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Oct 30 2011

Linux is dead? Long live Linux!

Mike Gualtieri of Forrester pontificates on the swan song of the venerable open source computer kernel Linux, declaring its hopes for world domination to be “game over”.

Poor Linux. It struggled so hard to dominate the world. It was the little open source engine that could, but it didn’t. It never even came close to Microsoft Windows on the desktop, with less than 2% share of desktops. The bright spot for Linux is that 60%+ of servers on the Internet run Linux.

But the real end to Linux’s hope for world dominance came when mobile platforms iOS and Android cleaned clocks in the mobile market. Sure, Android is built on top of Linux, but Linux is only one of many piece parts of the Android mobile operating system. It is not Linux.

This is a fundamental misunderstanding of what Linux is, of course, because if anything is Linux, it’s Android.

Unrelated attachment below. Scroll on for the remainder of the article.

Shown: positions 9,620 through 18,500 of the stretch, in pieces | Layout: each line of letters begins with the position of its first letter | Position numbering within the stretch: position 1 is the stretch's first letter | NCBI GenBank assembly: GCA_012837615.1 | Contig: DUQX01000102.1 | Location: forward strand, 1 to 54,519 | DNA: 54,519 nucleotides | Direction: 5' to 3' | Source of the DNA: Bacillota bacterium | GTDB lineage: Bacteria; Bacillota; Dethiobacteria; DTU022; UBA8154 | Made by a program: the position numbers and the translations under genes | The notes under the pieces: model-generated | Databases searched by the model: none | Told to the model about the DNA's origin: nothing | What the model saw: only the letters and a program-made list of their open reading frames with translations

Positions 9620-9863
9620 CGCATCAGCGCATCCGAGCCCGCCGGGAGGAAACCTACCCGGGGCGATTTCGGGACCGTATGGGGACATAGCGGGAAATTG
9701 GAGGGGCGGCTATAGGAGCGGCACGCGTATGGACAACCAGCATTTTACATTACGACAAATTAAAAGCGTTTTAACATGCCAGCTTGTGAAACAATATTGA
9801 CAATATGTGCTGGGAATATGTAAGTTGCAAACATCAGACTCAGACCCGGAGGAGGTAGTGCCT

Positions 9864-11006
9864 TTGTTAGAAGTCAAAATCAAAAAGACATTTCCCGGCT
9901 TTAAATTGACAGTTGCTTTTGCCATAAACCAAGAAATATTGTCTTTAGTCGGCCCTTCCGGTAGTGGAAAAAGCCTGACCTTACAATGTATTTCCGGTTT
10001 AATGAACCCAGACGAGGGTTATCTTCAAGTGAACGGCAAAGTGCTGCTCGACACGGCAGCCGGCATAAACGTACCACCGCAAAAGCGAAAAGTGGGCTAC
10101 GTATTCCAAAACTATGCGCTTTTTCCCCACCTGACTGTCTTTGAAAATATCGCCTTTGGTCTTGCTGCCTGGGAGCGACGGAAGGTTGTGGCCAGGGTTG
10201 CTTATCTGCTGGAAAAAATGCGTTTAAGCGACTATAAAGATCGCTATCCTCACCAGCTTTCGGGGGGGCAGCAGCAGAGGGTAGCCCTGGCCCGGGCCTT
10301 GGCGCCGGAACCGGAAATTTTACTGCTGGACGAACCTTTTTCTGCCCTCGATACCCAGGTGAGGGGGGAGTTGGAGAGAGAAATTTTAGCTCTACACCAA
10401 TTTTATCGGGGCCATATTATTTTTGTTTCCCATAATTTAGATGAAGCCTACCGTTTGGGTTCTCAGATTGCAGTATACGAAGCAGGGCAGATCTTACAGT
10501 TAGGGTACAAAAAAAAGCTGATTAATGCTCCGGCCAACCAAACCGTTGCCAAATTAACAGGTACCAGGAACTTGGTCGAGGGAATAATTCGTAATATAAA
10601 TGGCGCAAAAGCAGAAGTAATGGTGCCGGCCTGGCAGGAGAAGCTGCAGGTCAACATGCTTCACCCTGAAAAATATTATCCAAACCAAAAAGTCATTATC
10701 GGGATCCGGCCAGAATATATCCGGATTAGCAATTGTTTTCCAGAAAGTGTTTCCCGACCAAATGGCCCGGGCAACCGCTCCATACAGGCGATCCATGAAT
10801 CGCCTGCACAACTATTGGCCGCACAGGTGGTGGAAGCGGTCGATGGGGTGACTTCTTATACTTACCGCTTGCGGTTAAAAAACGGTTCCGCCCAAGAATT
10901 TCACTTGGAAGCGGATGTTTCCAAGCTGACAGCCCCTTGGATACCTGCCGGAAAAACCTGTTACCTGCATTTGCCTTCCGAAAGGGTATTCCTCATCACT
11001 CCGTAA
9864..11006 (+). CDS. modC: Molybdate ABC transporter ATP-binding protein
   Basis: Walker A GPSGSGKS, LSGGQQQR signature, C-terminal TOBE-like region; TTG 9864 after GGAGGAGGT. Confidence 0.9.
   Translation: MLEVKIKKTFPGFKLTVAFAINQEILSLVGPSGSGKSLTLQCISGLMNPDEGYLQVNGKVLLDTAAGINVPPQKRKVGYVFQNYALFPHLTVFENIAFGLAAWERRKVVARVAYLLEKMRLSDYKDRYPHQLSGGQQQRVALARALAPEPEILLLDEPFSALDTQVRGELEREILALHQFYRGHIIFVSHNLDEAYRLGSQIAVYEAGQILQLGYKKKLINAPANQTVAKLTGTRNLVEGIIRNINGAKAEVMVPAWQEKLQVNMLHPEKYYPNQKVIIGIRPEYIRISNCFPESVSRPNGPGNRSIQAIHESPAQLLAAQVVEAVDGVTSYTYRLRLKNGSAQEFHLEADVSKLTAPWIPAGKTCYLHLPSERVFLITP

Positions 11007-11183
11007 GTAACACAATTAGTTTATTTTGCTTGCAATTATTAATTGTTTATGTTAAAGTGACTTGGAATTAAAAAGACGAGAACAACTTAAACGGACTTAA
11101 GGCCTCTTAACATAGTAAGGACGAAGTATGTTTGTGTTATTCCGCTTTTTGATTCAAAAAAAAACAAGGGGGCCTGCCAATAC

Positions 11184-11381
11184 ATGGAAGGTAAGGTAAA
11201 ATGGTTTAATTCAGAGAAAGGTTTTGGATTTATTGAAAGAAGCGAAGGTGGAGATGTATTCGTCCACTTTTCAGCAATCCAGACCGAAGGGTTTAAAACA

Linux is the computer kernel — the core program that runs all the hardware and lets a user interface, all the whizbang pretty stuff that keeps you from having to learn The Matrix, sit on top of it and translate between machine and human. You don’t “run Linux” on your desktop, you run a Linux-based operating system on your desktop. Ubuntu, Fedora, Linux Mint, Debian, SuSE, and a thousand other Linux distributions all vie for the tiny sliver of desktop market share that isn’t gobbled up primarily by Windows XP. And yes, this desktop market share is indeed rather slim. However, that’s not the only computer space available for market share, not by a long shot — there’s also the supercomputer space, which is dominated by Linux, and the aforementioned 60+% of internet servers running Linux when it could alternately run one of many versions of Windows, FreeBSD, Mac OS X Server, or some flavour of UNIX. And then there’s the mobile phone market.

And Android, Google’s phone OS, has captured by some accounts over half of the phone market — iPhones, Blackberries, and phones running Symbian or Windows or some other proprietary OS have to be counted together to rival the Linux heavyweight. Merely by having Linux as your kernel, you are running Linux, in the same sense that if your house uses power from the power grid, you’re running Nikola Tesla’s alternating current (rather than Thomas Edison’s inferior direct current!).